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Amy Coney Barrett refuses to say whether she wants soup or salad

“You’re asking me to comment on a hypothetical, and I cannot characterize the facts in a hypothetical situation,” newly-confirmed Justice Amy Coney Barrett reportedly said to a waiter at a Washington, D.C. restaurant. 

“Ma’am,” the waiter responded, “if you would like more information, our soup du jour is minestrone. You may choose from three salad options, all of which are made and tossed in-house. Which would you like tonight?”

“To ask me that question would be eliciting an opinion. Whether you are asking me to respond in a legal capacity or in my own capacity as a citizen, any answer I give would be inconsistent with the principle of judicial rule.”

“Then you would like neither soup nor salad, ma’am? That is perfectly fine. Let me take your menu—”

“I did not indicate in any way, sir, that that was my opinion.” 

“Then—how may I assist you?”

At this point in the footage, Justice Barrett appears to lean forward slightly. One of her children emerges from his mac and cheese to place a hand on her forearm. 

“Sir, with all due respect, if the soup and the salad were to both arrive at my bench, in front of me, then I can assure you and everyone in this restaurant that I would very seriously undertake that decision process. But they are both dishes that have not yet been made, and, as such, I can’t give any off-the-cuff answers. If I gave off-the-cuff answers, I’d basically be a food critic. It is not part of the discharge of my duty to be a food critic.”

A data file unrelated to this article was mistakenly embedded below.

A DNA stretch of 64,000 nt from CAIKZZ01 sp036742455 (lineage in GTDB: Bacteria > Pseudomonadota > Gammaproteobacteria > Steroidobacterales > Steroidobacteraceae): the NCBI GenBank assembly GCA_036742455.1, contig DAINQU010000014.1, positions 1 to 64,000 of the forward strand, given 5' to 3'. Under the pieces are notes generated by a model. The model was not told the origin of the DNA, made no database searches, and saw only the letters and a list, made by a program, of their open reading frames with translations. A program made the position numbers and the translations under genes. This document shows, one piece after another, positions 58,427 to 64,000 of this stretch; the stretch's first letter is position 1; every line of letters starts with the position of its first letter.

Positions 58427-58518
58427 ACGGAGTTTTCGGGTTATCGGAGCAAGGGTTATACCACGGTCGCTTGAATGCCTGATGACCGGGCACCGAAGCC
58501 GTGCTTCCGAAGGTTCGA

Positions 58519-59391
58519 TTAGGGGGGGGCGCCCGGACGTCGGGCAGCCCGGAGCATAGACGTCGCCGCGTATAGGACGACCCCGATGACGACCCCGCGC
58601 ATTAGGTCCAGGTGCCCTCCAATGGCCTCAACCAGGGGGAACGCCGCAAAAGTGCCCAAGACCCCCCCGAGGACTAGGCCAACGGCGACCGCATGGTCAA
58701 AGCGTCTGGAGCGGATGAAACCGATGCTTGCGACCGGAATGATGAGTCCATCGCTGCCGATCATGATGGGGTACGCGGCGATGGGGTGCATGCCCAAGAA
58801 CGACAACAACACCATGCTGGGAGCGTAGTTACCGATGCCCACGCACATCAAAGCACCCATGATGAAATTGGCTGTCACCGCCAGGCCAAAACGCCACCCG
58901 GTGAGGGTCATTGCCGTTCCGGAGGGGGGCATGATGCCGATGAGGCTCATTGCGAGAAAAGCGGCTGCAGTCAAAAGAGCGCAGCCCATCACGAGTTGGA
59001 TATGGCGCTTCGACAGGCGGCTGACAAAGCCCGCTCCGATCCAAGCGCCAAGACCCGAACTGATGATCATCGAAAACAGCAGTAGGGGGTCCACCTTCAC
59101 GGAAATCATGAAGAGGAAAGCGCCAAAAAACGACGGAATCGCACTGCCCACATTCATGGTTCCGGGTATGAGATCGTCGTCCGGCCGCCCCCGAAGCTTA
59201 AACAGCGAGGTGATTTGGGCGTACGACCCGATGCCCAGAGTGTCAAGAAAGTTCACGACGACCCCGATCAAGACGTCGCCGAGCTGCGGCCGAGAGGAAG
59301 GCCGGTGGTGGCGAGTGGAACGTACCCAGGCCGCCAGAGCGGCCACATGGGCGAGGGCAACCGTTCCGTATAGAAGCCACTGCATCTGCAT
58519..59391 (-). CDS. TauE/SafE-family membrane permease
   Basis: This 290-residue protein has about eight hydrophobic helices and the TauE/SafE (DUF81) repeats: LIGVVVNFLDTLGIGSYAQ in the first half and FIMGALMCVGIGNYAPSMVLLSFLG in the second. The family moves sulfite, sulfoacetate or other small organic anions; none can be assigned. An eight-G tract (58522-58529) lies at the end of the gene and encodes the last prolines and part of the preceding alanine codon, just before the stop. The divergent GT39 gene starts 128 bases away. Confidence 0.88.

The Bald Spot’s team of legal analysts delved into Barrett’s rulings, activities and writings to determine her past stances on the question of side dishes. Her scholarly and judicial work would seem to establish Barrett as ascribing, in fact, strongly preferential treatment to soup. It would not be an exaggeration to name her one of the most pro-soup justices yet to take gavel—and spoon—in hand. 

Barrett best summarizes her position in “Catholic Judges in Restaurants That Serve Both Soup and Salad,” a Notre Dame Law Review article. She writes: “Catholic judges, if they are faithful to the church, are morally and gustatorily precluded from ever ordering salad when soup is a present alternative. This does not really have anything to do with religion. Still, I personally feel that Catholic judges especially should always rule in favor of soup (here defined as “a liquid dish typically made by boiling meat or vegetables in stock or water”) rather than salad. Originalists such as my mentor, the late Antonin Scalia, tend to interpret most soup recipes as necessitating a heated broth. Loose constructionist approaches, however, have produced colder soups. And while I am ordinarily one of the single most conservative judges on the face of the earth, here I wholeheartedly endorse both temperatures. 

“So, Catholic judges, I am discreetly hiding in the footnotes the recipe for my signature Amy Coney Bisque. It will keep you going through the least strenuous confirmation hearings. Just don’t tell the Protestant judges.” 

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